C. A. Curcio, J. B. Presley, C. L. Millican, and N. E. Medeiros, “Basal deposits and drusen in eyes with age-related maculopathy: evidence for solid lipid particles,” Exp. Eye Res. 80(6), 761–775 (2005). [CrossRef] [PubMed]

45.

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46.

C. A. Curcio, M. Johnson, J.-D. Huang, and M. Rudolf, “Aging, age-related macular degeneration, and the Response-to-Retention of apolipoprotein B-containing lipoproteins,” Prog. Retin. Eye Res. 28(6), 393–422 (2009). [CrossRef] [PubMed]

47.

R. F. Mullins, L. V. Johnson, D. H. Anderson, and G. S. Hageman, “Characterization of drusen-associated glycoconjugates,” Ophthalmology 104(2), 288–294 (1997). [CrossRef] [PubMed]

48.

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49.

V. Luibl, J. M. Isas, R. Kayed, C. G. Glabe, R. Langen, and J. Chen, “Drusen deposits associated with aging and age-related macular degeneration contain nonfibrillar amyloid oligomers,” J. Clin. Invest. 116(2), 378–385 (2006). [CrossRef] [PubMed]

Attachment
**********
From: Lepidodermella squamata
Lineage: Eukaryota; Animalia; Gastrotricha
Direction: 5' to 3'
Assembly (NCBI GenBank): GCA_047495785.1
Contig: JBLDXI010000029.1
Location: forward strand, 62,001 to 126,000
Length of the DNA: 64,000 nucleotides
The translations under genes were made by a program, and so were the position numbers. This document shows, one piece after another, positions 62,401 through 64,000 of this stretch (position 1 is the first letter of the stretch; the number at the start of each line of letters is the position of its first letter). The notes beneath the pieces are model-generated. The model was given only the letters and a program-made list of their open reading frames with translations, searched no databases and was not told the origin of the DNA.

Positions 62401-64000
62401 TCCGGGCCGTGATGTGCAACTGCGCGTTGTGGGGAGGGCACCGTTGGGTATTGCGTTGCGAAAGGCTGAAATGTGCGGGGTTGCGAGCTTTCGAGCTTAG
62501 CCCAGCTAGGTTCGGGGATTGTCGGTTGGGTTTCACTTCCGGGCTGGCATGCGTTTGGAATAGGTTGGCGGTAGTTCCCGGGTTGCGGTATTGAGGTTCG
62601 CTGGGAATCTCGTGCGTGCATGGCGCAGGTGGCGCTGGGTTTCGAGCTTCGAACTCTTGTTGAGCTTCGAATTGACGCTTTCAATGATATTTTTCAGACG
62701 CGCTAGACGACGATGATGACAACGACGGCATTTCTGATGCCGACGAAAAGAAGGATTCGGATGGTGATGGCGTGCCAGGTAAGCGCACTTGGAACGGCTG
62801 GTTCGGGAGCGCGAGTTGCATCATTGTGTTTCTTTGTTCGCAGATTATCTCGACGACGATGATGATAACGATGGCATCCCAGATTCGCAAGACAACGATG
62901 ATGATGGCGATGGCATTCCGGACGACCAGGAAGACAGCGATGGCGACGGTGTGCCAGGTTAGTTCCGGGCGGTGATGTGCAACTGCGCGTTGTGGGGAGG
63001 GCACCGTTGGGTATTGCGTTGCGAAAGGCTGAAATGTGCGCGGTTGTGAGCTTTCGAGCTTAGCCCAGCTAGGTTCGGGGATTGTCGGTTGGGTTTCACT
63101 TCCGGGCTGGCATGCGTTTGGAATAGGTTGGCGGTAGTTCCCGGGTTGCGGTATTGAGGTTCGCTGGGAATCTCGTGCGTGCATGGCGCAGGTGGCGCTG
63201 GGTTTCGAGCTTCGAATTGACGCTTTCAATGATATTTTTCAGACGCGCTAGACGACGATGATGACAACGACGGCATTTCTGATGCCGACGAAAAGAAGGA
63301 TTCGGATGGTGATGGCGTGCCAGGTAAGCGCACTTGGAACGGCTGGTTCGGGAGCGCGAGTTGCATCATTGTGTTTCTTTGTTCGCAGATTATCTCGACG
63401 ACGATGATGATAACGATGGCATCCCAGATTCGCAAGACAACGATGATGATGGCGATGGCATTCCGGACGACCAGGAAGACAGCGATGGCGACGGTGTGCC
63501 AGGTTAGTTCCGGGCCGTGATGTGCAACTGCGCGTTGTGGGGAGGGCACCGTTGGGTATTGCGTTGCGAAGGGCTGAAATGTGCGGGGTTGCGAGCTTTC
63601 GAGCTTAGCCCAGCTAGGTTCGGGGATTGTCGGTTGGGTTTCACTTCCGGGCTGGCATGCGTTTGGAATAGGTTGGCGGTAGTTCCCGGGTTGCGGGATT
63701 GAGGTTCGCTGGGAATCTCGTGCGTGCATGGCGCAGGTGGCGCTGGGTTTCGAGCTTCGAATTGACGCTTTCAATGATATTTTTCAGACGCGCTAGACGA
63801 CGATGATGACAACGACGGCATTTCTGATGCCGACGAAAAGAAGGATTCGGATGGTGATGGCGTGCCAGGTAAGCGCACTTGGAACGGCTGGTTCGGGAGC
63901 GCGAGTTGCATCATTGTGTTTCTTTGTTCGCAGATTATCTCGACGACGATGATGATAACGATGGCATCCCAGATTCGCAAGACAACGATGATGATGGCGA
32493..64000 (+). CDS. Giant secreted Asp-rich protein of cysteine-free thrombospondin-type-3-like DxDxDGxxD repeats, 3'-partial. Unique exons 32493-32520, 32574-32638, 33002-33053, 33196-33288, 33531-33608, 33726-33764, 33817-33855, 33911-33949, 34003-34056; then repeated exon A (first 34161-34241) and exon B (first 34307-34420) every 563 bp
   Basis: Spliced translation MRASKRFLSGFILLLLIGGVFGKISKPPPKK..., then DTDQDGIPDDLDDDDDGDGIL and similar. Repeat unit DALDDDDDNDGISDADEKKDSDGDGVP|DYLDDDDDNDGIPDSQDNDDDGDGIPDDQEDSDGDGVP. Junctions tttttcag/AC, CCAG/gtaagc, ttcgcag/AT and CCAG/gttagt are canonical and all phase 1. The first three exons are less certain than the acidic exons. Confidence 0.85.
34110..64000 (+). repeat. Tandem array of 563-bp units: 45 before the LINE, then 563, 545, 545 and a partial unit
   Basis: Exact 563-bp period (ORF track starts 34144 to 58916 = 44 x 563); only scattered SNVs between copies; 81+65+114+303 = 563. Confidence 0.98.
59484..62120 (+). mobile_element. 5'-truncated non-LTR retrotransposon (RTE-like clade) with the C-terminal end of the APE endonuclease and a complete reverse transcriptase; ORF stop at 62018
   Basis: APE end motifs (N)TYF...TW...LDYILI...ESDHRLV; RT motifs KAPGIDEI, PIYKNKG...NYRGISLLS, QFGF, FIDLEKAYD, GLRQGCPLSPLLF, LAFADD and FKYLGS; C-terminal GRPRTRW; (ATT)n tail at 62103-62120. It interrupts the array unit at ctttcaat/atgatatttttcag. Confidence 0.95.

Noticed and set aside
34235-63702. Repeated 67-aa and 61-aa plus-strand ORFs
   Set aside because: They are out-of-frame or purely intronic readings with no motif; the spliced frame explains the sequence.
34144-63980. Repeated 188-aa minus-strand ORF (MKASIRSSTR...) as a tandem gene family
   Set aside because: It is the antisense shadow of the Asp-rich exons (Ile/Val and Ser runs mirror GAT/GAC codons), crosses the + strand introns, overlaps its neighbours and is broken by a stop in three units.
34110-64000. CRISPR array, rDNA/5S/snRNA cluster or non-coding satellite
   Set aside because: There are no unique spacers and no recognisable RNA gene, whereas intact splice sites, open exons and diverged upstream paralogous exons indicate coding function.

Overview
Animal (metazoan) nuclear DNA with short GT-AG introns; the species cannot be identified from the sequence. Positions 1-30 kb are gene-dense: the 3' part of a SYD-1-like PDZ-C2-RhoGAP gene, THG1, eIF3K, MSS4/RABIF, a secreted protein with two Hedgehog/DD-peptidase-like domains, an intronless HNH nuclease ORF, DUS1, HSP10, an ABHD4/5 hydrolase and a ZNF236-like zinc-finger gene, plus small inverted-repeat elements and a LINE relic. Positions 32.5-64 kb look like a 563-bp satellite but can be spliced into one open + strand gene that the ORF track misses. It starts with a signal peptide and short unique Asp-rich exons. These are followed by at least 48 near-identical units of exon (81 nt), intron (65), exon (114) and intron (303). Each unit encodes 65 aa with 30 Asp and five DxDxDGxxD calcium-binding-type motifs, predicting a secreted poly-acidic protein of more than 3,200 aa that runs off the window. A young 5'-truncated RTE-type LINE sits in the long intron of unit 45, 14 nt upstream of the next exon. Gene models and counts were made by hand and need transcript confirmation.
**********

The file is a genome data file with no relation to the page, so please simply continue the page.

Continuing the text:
50.

S. H. Sarks, D. Van Driel, L. Maxwell, and M. Killingsworth, “Softening of drusen and subretinal neovascularization,” Trans. Ophthalmol. Soc. U. K. 100(3), 414–422 (1980). [PubMed]

OCIS Codes
(110.4500) Imaging systems : Optical coherence tomography
(330.5310) Vision, color, and visual optics : Vision - photoreceptors
(330.7329) Vision, color, and visual optics : Visual optics, pathology
(110.1080) Imaging systems : Active or adaptive optics

ToC Category:
Ophthalmology Applications

History
Original Manuscript: November 14, 2013
Revised Manuscript: January 18, 2014
Manuscript Accepted: February 5, 2014
Published: February 12, 2014

Citation
Alexander Meadway, Xiaolin Wang, Christine A. Curcio, and Yuhua Zhang, "Microstructure of subretinal drusenoid deposits revealed by adaptive optics imaging," Biomed. Opt. Express 5, 713-727 (2014)
http://www.opticsinfobase.org/boe/abstract.cfm?URI=boe-5-3-713


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References

  1. M. Rudolf, G. Malek, J. D. Messinger, M. E. Clark, L. Wang, and C. A. Curcio, “Sub-retinal drusenoid deposits in human retina: organization and composition,” Exp. Eye Res.87(5), 402–408 (2008). [CrossRef] [PubMed]